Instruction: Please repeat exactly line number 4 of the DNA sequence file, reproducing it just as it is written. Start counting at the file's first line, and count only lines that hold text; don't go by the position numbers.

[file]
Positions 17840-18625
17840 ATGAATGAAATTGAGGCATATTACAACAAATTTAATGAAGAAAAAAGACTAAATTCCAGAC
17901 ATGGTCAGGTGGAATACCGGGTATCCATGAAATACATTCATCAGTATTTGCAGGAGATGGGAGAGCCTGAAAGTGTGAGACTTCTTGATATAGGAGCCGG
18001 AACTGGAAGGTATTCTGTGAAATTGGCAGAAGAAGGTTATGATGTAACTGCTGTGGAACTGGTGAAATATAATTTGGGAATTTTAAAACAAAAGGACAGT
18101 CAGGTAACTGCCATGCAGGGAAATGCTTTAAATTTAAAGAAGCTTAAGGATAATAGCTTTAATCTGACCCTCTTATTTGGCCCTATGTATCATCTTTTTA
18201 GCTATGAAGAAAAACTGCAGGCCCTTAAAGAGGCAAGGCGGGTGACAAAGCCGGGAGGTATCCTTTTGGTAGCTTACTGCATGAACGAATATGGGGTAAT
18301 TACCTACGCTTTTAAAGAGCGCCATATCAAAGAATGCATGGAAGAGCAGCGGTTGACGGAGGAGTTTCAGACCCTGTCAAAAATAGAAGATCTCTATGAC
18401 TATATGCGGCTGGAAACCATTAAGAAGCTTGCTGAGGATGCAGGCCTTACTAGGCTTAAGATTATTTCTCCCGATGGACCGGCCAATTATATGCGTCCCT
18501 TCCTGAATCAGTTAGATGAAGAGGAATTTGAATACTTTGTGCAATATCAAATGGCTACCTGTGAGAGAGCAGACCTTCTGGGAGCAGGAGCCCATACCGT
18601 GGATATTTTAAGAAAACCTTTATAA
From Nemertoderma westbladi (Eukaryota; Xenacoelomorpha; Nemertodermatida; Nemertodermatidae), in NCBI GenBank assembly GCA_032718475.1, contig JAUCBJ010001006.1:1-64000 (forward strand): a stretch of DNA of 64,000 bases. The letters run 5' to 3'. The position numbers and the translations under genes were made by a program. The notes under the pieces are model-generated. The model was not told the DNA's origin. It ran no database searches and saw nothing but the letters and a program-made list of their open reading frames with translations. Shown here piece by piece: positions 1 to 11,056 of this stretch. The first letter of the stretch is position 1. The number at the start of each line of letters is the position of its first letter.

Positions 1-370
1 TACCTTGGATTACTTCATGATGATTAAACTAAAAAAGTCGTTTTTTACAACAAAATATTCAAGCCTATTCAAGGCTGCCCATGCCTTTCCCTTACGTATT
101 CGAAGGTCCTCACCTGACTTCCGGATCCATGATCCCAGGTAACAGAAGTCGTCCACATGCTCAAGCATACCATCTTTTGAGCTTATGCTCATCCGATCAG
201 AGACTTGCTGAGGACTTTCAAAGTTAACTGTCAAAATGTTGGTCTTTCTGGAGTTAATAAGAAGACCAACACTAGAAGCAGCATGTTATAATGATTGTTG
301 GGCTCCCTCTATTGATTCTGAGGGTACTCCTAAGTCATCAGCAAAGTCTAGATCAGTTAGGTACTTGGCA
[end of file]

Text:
18001 AACTGGAAGGTATTCTGTGAAATTGGCAGAAGAAGGTTATGATGTAACTGCTGTGGAACTGGTGAAATATAATTTGGGAATTTTAAAACAAAAGGACAGT